In his speech Public Education and the Education of the Public first published in 1975, Lawrence Cremin questions the polarity between education and society in the John Dewey's progressive theory, saying that it does not sufficiently particularize the educational situation as it actually exists. He asserts that the problem of polarity is apparent in the classic statement of the progressive theory, Dewey's Democracy and Education and urges a revision of the progressive theory that [he] believes details the situation more effectively (1546).
[...] When Cremin says “Whatever is done must be done with an awareness of what has gone on and what is going on elsewhere” (1553), he is telling his readers that the origins of education are as important as its present-day state. How then can Cremin criticize Dewey when Dewey addresses the origins of institutions? It is very difficult for an audience to attach any significant amount of credibility to the argument that Laurence Cremin is attempting to justify if he cannot maintain an adequate line of consistency. [...]
[...] Cremin criticizes Dewey for lingering too extensively on origins of institutions of institutions rather than their functions” (1549) saying that question of origins may not be central to the argument” (1549) and that forms of education outside of that of the school are intentional though in different ways and in different measures” (1549). Dewey contends that the importance lies in the fact that “those of us who are here today need to go back to find a time when the household was practically the center in which were carried on all typical forms of industrial occupation” (297). [...]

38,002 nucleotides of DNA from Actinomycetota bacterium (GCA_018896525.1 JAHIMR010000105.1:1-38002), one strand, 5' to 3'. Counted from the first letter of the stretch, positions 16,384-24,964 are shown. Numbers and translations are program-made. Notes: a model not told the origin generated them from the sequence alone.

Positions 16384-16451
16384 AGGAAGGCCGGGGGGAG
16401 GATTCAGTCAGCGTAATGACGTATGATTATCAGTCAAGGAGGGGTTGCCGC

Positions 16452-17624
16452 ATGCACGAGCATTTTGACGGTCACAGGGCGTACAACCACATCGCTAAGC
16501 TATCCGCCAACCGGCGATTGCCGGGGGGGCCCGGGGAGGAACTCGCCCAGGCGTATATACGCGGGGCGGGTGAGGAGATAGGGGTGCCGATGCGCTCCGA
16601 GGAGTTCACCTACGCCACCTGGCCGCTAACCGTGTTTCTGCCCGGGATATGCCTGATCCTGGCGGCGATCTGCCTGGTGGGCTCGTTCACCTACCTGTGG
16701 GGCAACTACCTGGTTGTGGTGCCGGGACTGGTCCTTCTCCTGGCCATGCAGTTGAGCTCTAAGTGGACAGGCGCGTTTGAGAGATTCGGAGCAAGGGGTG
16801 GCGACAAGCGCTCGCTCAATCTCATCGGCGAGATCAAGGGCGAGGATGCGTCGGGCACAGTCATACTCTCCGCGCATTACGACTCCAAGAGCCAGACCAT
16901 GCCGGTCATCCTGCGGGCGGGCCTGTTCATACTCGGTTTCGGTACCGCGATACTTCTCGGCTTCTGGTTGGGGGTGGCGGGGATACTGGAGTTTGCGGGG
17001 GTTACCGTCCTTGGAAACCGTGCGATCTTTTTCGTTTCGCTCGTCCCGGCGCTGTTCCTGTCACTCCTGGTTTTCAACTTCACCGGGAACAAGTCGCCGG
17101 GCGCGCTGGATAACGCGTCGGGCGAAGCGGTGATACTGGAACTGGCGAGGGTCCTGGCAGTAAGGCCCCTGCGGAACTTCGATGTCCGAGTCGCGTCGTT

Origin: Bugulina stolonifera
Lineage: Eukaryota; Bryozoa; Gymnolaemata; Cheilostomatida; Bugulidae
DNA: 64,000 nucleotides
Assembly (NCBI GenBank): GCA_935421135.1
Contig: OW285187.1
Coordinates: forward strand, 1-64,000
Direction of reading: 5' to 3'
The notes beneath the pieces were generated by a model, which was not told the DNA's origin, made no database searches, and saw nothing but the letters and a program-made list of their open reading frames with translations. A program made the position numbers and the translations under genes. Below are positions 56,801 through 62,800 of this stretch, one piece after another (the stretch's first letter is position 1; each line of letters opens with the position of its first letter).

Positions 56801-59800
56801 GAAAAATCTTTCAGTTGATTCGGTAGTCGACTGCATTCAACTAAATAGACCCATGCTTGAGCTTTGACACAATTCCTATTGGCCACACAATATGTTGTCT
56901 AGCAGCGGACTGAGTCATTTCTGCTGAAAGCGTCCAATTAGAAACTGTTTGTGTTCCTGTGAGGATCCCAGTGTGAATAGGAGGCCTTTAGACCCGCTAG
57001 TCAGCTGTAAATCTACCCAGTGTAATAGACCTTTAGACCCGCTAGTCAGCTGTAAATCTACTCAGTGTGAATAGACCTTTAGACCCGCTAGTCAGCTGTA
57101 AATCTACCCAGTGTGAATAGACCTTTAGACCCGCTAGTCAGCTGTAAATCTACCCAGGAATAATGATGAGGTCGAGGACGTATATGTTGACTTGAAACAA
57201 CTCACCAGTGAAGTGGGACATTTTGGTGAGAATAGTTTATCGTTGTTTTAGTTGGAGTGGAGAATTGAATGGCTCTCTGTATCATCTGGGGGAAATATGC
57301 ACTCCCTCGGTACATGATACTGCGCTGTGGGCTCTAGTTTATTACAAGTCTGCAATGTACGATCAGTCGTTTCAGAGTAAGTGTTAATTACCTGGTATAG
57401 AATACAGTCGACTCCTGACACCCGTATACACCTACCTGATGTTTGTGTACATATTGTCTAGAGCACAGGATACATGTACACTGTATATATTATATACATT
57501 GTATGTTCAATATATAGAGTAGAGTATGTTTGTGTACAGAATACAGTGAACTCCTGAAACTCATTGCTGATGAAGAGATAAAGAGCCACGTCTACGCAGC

[...] The statement is similar to the one that is made by Dewey when he says number of object lessons for the sake of giving information can afford even the shadow of a substitute for [hands-on learning]”.Cremin's uses a heavy emphasis towards the inclusion of the variety of institutions that educate” (1551) in public policy-making which is very similar to the emphasis that Dewey attaches to the revival of manual methods of education. This is especially evident to his audience when Cremin states must be aware that public thinking about education and public policymaking for education goes on at a variety of levels and in a variety of places” (1553). [...]
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